A great starting point is 200 to 300 calories (50 to 75 grams carbs) per hour for sessions over 90 minutes. If you are not currently fueling, you will want to consider starting small, around 100 to 150 calories (30 to 40 grams of carbs) per hour, and training your gut to tolerate more carbohydrate. Research supports consuming up to 90 grams of multiple sources of carbs (ie. glucose, fructose, galactose, maltodextrin, cluster dextrin) per hour for endurance athletes competing longer than 2.5 hours. Consuming a variety of carb sources increases the rate at which your gut can utilize these carbs which means less incidence for gastrointestinal (GI) distress - gas, bloating, stomach cramping and diarrhea. You can find these carbs most commonly in your sports nutrition products such as sports drinks and powders, energy chews, gels, and gus.

Now lets get into when to consume these carbs. I am sure you have heard, "fuel early and fuel often." This is exactly what you are aiming for on race day. In combination with pre race nutrition, consuming carbohydrates early and often prevents you from hitting a wall later in the race. That means fueling even when you do not feel like you need it. If you wait to take in your nutrition when you feel like you need it, it is too late. Now, we are working at digging you out of a hole versus performing optimally. A good place to start is having 20-30 grams of carbs every 30 minutes. If you are using a nutrition product such as a standard gu or gel that is concentrated, be sure to take this with at least 2-3 gulps of water to help with absorption and limit GI issues.

If you are in the zone racing and miss one of your 30 minute blocks of feeding, this does not mean play catch up. Consuming too much at one time can be hard on your stomach! Instead, take it when you remember and adjust your nutrition to follow.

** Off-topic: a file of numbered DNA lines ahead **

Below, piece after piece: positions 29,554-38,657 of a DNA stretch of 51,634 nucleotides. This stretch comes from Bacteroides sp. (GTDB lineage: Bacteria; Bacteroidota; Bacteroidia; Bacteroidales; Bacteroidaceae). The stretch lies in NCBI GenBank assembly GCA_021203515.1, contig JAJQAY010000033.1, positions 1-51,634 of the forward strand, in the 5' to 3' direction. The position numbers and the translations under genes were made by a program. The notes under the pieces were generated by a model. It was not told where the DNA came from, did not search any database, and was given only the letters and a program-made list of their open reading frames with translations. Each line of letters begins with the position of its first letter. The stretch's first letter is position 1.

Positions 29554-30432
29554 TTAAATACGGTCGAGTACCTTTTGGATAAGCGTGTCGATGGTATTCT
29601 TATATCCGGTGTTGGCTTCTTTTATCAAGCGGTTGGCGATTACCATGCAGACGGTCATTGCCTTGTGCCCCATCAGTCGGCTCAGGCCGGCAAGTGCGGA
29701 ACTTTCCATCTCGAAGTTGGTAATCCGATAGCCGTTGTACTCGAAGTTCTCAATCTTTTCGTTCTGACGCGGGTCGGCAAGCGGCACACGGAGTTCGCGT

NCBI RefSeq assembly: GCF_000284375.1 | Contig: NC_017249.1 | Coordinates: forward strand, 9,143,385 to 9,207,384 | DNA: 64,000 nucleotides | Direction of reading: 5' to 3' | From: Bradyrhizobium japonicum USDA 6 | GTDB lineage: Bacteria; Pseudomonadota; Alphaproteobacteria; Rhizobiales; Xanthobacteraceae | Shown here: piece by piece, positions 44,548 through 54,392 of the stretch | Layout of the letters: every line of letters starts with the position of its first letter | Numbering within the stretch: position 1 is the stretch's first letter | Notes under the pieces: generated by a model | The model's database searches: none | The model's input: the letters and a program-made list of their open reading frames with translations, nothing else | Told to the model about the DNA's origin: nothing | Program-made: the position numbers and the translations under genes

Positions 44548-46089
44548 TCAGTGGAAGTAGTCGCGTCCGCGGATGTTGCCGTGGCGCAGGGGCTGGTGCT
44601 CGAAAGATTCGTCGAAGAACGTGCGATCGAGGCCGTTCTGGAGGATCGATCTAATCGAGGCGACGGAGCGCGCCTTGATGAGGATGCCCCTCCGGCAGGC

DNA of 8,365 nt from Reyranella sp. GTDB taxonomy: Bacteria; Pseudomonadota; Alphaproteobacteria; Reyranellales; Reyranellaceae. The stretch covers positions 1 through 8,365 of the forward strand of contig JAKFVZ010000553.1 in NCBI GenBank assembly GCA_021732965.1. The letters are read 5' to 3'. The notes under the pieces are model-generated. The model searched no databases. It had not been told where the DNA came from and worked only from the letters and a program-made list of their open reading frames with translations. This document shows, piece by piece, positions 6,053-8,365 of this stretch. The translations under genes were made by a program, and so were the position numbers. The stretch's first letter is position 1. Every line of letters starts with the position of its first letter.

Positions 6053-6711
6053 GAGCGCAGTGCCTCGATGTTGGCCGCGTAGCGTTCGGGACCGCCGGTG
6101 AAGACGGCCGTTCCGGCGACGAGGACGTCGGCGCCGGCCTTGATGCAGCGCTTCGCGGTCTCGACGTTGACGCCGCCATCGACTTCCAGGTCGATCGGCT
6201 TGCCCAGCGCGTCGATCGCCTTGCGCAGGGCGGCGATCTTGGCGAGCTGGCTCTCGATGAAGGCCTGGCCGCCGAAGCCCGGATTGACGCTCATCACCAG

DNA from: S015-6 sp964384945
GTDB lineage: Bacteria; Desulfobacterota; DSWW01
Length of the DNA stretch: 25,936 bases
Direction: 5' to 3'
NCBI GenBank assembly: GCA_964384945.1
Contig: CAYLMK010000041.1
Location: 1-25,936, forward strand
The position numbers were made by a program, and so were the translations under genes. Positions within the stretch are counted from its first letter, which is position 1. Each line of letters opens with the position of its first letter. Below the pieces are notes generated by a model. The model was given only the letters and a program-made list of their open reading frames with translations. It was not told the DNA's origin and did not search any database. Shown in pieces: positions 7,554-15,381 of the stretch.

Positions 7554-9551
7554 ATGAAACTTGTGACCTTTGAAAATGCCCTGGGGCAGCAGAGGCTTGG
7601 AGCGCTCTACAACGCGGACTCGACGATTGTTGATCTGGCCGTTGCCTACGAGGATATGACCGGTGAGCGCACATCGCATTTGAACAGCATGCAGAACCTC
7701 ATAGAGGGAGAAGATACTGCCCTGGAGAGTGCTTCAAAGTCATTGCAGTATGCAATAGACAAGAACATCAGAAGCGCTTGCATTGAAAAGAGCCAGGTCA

Don't Forget to Hydrate

Hydration is dependent on sweat rate, climate (hot, dry, humid, cold), and altitude. Without making this too complicated, you can start with sixteen to twenty ounces per hour. If you are a heavy sweater, if it is hot or humid out, or you are at altitude, you will need to increase your fluids accordingly. If this amount of fluid causes a sloshing stomach or makes you nauseous, it may be too much and we need to reevaluate your fluid needs per hour.

The goal is to minimize fluid losses to no more than 2-3% loss of body weight in fluids. This is where we start to see performance impacts such as fatigue, cramping, and gastrointestinal distress due to dehydration.

Add Some Electrolytes

Electrolytes include sodium, potassium, magnesium, chloride and calcium. Sodium is the electrolyte you lose in the highest concentration in sweat, so this is where you can place your focus when replenishing electrolytes. Sodium does not just function as an electrolyte. It also helps fluid balance and sugar transport across the small intestine, which prevents cramping, bloating, and bonking.

Sodium works like a key within the small intestine with a glucose (sugar) transporter (GLUT4). Without proper replenishment of sodium from outside fueling sources, there is a risk of not having glucose transporters open quickly enough causing a low concentration gradient in comparison to the blood plasma. This causes water to flows into the small intestine and can result in gas, bloating, diarrhea, and stomach cramping.